Yellow Vest Protest at Ag Robotics Conference Raises Ghosts of GMOs’ Past
The unexpected presence of Yellow Vest (gilets jaunes) protestors at the recent International Forum of Agricultural Robotics (FIRA) in Toulouse, France, brings disquieting echoes of an earlier chapter in agricultural technology history: opposition to the introduction of genetically modified crops in the 1990s.
I was then an ag journalist then covering biotechnology for what are now CropLife and AgriBusiness Global magazines, and I regularly reported the certainty that companies such as Monsanto, Syngenta, and DuPont had about consumers’ eventual embrace of GMOs. After all, the public doesn’t want farmers to use pesticides, the reasoning went. Wouldn’t transgenic crops such as Bt corn reduce widespread use of synthetic crop protection chemicals?
Many countries did in fact approve the use of GMOs — most prominently the U.S., Canada, Australia, Brazil, and India.
But not most of Europe. Though much of biotechnology’s beginnings came in European universities, institutes, and R&D companies, consumer opposition to GMOs across the European Union has permanently blunted the planting of biotech crops there. Today only Spain registers as a blip among countries with hectares planted to genetically modified crops.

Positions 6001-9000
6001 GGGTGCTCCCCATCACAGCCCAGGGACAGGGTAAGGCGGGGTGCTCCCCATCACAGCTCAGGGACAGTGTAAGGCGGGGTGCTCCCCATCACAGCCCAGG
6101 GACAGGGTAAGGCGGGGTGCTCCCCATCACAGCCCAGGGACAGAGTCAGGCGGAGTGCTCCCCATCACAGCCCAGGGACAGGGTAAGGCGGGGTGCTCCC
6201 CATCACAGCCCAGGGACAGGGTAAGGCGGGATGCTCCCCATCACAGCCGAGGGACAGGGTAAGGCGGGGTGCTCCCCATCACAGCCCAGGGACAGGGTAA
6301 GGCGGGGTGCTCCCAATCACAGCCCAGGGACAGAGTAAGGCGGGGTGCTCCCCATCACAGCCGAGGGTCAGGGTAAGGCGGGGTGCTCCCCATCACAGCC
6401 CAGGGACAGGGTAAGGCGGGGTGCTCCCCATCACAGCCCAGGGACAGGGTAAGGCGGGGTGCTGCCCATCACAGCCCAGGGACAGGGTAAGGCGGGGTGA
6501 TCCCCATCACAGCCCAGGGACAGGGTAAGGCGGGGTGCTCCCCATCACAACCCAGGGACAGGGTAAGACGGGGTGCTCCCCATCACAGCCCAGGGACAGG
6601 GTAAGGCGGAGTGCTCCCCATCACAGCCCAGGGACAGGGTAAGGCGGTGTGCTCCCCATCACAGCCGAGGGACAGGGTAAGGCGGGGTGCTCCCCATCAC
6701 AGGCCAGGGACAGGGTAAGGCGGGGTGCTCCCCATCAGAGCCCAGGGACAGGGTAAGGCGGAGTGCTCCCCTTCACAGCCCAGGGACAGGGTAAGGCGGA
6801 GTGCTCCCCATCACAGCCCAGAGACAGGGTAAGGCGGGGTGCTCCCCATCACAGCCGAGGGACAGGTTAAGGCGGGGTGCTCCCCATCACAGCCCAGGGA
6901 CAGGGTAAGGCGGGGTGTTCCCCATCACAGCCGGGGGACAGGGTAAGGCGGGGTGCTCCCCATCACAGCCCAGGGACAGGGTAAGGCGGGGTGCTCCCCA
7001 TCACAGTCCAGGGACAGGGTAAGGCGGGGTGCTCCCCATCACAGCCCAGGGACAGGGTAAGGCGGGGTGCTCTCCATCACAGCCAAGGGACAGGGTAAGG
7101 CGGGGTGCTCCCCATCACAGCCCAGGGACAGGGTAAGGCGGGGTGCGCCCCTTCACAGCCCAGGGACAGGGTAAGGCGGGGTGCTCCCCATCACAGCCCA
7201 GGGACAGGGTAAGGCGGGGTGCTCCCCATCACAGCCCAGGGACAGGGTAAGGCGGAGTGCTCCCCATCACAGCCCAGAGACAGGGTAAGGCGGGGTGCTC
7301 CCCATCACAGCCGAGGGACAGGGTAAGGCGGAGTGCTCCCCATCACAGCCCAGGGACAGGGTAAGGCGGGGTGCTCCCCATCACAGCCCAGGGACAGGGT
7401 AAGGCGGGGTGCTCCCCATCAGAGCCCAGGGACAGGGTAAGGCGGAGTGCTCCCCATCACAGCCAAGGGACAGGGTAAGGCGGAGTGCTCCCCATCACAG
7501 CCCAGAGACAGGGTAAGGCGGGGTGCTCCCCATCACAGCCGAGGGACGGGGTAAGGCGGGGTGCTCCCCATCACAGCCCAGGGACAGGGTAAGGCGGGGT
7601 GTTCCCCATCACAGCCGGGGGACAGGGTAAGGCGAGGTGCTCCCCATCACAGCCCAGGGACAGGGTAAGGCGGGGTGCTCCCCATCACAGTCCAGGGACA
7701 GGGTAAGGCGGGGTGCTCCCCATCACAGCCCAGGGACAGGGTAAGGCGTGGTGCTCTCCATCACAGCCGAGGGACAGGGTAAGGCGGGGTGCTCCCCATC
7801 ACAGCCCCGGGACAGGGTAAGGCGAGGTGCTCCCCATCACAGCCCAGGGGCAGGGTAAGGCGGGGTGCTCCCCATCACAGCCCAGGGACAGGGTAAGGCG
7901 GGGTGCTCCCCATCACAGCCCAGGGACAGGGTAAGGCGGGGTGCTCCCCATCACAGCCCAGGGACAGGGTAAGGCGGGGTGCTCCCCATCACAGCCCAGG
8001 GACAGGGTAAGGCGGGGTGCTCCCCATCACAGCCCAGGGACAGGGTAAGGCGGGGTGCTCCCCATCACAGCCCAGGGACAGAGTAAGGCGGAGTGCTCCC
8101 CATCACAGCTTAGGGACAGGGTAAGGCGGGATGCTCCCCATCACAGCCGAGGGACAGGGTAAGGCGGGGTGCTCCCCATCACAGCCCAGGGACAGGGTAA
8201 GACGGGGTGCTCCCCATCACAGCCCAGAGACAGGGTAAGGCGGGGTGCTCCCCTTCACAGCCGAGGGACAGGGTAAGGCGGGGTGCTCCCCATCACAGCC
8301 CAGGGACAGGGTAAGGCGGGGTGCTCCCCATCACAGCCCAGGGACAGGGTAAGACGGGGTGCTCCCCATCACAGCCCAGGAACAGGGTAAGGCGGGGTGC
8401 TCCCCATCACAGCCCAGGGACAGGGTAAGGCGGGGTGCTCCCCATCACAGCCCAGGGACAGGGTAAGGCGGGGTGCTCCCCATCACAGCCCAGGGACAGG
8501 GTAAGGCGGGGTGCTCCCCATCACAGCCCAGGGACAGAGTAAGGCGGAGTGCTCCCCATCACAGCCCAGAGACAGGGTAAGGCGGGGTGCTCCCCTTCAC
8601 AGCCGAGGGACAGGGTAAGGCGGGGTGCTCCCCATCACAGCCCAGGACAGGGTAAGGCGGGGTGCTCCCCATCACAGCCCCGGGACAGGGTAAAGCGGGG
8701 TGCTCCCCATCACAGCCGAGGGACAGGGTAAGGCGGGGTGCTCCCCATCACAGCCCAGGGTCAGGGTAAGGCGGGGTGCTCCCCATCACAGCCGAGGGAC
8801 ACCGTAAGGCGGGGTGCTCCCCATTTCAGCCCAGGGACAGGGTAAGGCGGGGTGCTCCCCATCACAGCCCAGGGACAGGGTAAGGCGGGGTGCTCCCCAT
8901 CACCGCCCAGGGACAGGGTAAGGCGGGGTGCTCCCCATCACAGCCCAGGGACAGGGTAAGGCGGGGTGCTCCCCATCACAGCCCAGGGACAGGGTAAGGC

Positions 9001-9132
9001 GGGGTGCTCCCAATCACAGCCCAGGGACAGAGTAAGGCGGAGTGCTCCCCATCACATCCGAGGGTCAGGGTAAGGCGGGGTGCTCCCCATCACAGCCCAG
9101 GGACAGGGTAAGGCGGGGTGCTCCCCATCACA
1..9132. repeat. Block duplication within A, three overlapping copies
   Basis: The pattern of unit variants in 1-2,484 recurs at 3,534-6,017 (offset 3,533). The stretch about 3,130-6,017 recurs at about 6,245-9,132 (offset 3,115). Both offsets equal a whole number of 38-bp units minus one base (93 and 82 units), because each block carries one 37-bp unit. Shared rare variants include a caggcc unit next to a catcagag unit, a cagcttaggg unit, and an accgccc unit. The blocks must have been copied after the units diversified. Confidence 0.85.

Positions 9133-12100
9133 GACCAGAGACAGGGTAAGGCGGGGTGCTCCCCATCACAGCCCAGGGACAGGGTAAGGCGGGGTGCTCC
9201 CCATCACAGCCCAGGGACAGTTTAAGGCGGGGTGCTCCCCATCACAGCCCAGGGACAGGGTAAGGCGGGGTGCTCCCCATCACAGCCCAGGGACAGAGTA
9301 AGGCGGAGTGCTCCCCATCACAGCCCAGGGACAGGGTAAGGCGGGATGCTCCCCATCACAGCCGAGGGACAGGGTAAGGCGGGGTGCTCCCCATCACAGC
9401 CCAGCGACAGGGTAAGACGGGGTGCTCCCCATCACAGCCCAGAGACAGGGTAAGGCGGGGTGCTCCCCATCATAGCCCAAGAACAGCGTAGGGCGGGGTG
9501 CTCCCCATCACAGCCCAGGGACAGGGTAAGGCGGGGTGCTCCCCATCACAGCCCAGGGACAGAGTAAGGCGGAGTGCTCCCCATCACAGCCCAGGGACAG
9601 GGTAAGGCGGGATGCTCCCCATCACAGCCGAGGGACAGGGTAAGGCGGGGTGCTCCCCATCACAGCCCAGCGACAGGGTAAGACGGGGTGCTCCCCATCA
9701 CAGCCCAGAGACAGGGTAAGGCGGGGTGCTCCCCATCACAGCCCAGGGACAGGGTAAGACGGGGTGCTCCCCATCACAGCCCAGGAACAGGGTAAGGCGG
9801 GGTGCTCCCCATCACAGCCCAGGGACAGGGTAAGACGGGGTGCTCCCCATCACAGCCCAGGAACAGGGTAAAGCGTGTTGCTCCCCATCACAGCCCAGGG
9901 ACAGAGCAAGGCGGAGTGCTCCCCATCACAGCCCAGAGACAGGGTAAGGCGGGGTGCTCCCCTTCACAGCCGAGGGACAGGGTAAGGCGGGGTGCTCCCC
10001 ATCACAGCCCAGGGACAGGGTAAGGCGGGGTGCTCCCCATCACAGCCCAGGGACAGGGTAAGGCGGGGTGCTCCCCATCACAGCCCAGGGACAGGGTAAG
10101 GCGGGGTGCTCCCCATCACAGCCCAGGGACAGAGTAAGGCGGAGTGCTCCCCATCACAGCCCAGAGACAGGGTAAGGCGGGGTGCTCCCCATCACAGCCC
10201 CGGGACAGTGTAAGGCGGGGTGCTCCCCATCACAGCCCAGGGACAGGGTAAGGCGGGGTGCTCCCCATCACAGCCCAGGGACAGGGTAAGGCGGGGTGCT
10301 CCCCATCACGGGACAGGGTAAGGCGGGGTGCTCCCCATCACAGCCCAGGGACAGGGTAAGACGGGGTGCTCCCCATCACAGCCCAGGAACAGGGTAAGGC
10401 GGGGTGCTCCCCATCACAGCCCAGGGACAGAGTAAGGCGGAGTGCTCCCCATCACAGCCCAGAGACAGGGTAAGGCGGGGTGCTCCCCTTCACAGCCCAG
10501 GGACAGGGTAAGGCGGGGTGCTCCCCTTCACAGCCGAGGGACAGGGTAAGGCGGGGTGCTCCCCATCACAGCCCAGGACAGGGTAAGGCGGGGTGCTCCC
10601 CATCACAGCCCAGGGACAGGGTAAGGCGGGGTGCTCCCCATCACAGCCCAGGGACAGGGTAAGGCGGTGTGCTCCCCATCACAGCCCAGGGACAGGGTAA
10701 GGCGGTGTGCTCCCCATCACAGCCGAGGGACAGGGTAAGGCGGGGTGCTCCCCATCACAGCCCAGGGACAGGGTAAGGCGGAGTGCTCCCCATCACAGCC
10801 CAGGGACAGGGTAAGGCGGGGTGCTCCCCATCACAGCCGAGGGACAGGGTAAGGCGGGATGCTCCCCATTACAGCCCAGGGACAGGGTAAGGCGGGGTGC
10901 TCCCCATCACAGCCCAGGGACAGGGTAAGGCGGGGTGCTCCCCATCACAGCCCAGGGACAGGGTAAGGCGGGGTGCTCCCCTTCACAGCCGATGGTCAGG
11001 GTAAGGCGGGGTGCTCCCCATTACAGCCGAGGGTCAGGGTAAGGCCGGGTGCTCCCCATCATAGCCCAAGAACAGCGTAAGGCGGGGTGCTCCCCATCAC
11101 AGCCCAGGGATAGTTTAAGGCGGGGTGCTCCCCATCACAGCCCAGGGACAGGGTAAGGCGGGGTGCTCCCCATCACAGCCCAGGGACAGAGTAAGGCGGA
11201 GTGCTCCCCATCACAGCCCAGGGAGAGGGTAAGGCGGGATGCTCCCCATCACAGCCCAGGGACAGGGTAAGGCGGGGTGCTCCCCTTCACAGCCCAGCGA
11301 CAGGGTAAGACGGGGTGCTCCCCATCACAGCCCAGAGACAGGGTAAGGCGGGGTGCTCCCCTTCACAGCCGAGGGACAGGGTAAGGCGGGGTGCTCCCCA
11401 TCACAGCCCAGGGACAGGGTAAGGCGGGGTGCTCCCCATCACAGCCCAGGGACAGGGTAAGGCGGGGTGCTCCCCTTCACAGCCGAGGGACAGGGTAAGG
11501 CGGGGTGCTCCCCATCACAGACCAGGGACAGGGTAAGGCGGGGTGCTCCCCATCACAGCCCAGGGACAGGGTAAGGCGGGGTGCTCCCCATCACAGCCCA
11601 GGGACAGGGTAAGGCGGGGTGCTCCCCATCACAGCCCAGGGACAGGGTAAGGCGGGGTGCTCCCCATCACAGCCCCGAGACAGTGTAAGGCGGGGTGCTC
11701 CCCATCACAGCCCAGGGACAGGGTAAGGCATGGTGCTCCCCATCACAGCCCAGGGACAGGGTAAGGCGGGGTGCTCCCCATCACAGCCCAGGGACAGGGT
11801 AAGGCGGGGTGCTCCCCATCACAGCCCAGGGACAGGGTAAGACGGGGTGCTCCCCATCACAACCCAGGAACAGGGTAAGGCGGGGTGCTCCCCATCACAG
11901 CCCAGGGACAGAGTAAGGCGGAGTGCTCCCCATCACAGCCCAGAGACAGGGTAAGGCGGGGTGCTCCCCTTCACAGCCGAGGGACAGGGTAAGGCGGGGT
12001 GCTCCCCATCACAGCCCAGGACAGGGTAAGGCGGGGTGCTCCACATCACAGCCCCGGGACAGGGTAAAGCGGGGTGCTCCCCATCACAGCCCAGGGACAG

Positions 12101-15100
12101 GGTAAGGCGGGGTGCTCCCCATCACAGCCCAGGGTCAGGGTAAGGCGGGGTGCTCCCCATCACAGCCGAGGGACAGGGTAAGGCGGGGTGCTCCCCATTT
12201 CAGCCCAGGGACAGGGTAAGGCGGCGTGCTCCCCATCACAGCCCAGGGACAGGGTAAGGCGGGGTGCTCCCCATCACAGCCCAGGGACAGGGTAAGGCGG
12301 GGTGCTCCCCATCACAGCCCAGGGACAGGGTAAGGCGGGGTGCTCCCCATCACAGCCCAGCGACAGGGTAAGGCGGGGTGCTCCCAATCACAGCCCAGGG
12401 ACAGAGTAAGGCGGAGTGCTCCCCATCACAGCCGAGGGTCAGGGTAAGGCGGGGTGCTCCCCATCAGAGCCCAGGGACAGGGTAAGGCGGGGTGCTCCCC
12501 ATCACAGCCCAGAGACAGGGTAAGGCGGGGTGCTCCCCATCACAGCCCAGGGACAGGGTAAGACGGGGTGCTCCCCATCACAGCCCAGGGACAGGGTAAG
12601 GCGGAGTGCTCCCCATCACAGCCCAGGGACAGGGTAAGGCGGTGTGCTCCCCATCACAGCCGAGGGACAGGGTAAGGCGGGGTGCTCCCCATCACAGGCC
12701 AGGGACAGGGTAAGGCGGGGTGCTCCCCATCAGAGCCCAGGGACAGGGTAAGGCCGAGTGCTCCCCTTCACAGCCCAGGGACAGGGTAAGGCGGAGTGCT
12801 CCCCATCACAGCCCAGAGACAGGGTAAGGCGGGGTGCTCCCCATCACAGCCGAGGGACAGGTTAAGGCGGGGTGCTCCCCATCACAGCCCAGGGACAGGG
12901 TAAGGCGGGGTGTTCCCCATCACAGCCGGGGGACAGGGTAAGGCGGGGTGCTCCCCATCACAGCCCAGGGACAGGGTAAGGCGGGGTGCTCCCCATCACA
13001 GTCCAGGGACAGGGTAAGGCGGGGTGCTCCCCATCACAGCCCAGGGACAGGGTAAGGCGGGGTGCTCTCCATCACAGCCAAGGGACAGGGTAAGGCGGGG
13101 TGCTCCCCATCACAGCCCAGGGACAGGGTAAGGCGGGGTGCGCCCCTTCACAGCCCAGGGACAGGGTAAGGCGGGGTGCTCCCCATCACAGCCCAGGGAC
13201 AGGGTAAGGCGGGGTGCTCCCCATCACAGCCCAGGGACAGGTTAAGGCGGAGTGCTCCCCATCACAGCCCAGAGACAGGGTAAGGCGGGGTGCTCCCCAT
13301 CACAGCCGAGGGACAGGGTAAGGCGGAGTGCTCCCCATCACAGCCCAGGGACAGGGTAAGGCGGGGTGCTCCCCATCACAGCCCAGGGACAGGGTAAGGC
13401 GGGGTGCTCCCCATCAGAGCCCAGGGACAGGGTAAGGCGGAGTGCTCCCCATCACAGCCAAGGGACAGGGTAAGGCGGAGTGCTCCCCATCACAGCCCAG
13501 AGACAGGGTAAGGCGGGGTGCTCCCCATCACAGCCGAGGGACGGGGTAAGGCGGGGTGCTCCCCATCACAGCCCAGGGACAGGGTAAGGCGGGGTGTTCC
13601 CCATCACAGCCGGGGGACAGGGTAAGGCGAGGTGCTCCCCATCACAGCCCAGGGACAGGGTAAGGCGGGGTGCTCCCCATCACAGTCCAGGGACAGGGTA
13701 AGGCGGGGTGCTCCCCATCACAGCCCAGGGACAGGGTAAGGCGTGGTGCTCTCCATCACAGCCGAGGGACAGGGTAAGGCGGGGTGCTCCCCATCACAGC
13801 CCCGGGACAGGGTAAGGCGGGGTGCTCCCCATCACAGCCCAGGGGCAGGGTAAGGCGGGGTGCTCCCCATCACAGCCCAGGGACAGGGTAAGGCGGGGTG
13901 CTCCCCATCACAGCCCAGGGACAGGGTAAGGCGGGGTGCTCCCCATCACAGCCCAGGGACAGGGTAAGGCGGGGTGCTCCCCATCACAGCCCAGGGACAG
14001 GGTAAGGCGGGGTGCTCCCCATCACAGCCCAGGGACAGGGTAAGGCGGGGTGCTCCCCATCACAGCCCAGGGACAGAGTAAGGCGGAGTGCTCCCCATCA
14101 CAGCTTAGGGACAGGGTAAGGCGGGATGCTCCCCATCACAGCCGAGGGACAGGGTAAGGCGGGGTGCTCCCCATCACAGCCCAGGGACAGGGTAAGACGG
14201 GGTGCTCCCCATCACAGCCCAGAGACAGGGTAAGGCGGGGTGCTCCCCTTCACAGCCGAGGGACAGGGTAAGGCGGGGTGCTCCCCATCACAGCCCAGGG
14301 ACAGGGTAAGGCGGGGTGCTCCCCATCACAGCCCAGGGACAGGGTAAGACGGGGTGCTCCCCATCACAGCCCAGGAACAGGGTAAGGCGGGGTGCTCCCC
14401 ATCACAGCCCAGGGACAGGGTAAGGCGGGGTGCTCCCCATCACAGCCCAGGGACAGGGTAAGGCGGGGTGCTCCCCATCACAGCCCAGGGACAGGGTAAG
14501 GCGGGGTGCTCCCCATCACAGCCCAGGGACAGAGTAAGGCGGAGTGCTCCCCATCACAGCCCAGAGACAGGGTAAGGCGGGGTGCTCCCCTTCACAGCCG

Will the same happen in Europe to ag robotics? Maybe not. But one can see early parallels to public reaction to GMOs. Much like their predecessors in biotechnology, robotics developers today brim with confidence their technology will bring an unalloyed good. After all, the workforce of the 21st century doesn’t want jobs that are dirty, dangerous, and demeaning, the thinking goes. Won’t robotics solve farmers’ widespread labor problems? In fact, discussions at the FIRA conference, in only its third year, have progressed to topical areas assuming wider adoption, such as grower financing and insuring of robotic units.